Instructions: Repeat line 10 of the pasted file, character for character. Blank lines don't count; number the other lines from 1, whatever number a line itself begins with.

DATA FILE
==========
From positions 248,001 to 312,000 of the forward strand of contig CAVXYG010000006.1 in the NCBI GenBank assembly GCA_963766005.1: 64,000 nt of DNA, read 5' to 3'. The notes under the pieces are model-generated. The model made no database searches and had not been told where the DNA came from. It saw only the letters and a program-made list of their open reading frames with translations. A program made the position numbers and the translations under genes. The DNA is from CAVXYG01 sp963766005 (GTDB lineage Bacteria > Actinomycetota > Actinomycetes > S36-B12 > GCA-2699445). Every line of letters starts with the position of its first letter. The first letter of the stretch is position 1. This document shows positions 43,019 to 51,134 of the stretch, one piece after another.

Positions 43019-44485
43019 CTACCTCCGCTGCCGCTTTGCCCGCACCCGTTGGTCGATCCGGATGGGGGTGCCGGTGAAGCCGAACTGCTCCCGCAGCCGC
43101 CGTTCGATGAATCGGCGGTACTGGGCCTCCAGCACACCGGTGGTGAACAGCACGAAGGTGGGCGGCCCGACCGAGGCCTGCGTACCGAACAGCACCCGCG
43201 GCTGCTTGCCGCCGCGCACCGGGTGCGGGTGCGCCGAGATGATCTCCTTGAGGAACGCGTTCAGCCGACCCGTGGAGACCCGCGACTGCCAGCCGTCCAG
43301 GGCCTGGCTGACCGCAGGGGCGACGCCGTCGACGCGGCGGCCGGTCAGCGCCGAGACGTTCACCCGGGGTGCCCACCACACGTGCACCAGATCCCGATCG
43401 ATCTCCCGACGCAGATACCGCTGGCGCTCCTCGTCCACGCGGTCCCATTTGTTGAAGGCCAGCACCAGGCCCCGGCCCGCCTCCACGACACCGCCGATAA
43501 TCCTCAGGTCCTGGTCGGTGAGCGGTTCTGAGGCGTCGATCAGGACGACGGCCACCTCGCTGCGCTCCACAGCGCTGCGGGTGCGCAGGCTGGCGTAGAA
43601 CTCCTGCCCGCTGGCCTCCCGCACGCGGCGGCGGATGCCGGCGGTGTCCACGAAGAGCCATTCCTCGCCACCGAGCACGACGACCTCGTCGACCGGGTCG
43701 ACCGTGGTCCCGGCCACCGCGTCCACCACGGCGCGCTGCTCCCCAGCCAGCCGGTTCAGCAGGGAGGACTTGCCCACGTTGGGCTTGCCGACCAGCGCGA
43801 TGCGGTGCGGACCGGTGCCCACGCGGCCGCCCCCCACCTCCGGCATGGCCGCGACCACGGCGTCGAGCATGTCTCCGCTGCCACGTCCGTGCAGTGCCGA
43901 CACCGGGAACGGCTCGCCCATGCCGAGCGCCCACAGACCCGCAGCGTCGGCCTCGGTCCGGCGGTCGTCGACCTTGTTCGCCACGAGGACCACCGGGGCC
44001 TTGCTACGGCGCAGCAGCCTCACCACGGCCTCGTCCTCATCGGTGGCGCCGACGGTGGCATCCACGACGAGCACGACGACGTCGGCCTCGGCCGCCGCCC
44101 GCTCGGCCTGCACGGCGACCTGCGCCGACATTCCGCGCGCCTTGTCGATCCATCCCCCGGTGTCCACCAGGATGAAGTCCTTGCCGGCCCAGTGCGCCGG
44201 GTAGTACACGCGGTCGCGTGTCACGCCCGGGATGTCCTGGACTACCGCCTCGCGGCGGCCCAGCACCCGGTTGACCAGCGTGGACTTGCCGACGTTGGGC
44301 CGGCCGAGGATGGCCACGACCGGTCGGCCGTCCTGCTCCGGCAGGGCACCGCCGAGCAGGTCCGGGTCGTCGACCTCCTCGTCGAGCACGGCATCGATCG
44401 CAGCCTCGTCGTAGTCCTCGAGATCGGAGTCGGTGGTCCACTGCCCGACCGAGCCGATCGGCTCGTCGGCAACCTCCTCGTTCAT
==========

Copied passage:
43701 ACCGTGGTCCCGGCCACCGCGTCCACCACGGCGCGCTGCTCCCCAGCCAGCCGGTTCAGCAGGGAGGACTTGCCCACGTTGGGCTTGCCGACCAGCGCGA